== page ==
Size calculations

If a struct is used entirely internally to Linux, it is generally sufficient to make changes to both the struct and all size calculations, which will result in identical binary output. For example:

struct object {
        ...
        int flex[1];
} *p;

p = kmalloc(sizeof(*p) + sizeof(p->flex[0]) * (count - 1)),
            GFP_KERNEL);

the above count - 1 becomes just count now:

struct object {
        ...
        int flex[];
} *p;

p = kmalloc(sizeof(*p) + sizeof(p->flex[0]) * count),
            GFP_KERNEL);

If all size calculations are correctly adjusted, there should be no differences in the resulting allocation size, etc. If a discrepancy is found, it is going to be either a bug introduced by the conversion, or the discovery of an existing bug in the original size calculations.

Note that depending on the sizes of the structure, its flexible array element, and count, there is also the risk associated with arithmetic overflow. Linux uses the struct_size() macro to perform these calculations so that the result saturates to at most SIZE_MAX, which will cause an allocation failure rather than wrapping around. So the best way to perform this allocation would be:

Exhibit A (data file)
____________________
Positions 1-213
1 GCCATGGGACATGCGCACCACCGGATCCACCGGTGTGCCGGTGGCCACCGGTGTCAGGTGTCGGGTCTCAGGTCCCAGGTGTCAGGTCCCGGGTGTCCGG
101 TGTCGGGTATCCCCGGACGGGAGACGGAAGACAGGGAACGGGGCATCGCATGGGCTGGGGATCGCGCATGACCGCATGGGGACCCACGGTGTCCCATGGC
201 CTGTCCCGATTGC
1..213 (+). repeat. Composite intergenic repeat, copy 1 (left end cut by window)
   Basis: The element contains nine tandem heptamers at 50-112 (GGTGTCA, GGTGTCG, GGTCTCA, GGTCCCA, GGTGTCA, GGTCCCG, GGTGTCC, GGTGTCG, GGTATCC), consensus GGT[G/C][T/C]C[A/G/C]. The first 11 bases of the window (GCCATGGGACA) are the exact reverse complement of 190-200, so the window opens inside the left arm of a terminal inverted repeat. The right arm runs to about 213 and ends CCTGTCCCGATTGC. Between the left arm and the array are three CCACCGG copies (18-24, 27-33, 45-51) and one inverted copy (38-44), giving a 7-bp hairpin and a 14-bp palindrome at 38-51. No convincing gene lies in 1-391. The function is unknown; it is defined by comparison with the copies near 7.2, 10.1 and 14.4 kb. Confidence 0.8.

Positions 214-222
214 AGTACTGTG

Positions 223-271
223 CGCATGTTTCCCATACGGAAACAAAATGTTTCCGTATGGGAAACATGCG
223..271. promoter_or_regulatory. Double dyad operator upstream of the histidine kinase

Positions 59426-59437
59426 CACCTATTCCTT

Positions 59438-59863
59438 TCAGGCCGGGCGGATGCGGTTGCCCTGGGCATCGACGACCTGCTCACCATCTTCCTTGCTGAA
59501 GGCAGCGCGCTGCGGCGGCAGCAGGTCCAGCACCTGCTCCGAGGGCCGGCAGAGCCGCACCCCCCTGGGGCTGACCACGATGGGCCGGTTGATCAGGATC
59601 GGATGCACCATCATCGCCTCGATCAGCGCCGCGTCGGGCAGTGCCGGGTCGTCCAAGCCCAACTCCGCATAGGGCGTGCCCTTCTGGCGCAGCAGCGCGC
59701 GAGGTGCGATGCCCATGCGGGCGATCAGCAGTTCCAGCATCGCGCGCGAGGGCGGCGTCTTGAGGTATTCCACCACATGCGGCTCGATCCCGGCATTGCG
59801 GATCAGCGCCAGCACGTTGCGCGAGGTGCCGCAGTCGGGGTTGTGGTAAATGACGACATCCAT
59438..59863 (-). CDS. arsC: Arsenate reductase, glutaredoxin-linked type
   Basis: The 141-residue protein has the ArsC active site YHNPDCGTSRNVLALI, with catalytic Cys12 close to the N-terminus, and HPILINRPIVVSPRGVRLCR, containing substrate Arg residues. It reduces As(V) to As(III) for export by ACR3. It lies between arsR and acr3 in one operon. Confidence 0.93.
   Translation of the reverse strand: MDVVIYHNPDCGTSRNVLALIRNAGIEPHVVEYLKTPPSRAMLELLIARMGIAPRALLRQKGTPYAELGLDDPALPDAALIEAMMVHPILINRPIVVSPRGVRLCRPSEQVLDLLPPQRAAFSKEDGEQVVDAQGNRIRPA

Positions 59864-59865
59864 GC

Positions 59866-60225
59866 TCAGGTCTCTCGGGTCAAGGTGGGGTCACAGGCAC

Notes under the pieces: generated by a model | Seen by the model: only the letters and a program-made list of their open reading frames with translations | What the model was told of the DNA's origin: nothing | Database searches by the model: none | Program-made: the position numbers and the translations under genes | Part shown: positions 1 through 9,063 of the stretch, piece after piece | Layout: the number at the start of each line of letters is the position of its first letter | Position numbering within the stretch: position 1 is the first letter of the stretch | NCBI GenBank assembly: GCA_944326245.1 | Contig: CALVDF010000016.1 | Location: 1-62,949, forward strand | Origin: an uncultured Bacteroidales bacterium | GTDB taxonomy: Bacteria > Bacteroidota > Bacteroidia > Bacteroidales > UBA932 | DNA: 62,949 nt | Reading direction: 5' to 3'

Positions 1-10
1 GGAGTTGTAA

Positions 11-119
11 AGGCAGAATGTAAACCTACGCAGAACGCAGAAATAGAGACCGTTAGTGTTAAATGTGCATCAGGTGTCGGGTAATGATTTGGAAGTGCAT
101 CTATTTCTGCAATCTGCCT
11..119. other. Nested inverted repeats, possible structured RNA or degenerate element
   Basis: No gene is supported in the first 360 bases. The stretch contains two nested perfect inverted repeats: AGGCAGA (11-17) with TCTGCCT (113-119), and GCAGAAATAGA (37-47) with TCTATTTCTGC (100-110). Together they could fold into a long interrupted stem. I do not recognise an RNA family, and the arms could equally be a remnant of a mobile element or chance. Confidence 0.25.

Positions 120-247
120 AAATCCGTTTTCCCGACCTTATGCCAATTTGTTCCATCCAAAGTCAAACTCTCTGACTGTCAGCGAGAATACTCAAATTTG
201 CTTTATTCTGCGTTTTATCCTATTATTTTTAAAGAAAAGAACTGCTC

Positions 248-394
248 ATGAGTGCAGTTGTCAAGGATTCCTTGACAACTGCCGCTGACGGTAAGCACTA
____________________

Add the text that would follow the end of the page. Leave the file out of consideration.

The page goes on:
p = kmalloc(struct_size(p, flex, count), GFP_KERNEL);

Padding and interface sizes

When a structure definition is also used by a codebase we don't control (e.g. firmware, userspace, virtualization), changing its layout or sizeof() may break such code. Specifically, it may break its ability to communicate correctly with the kernel across the shared interface. Such structures cannot suddenly lose the single element of its trailing array. In these cases, a new member needs to be used for kernel code, explicitly keeping the original member for backward compatibility. For example:

struct object {
        ...
        int flex[1];
};

becomes:

struct object {
        ...
        union {
                int flex[1];
                DECLARE_FLEX_ARRAY(int, data);
        };
};

Now the kernel will only use the newly named data member (and gain any potential bounds checking protections from the compiler), and external code that shares this structure definition can continue to use the flex member, all without changing the size of the structure.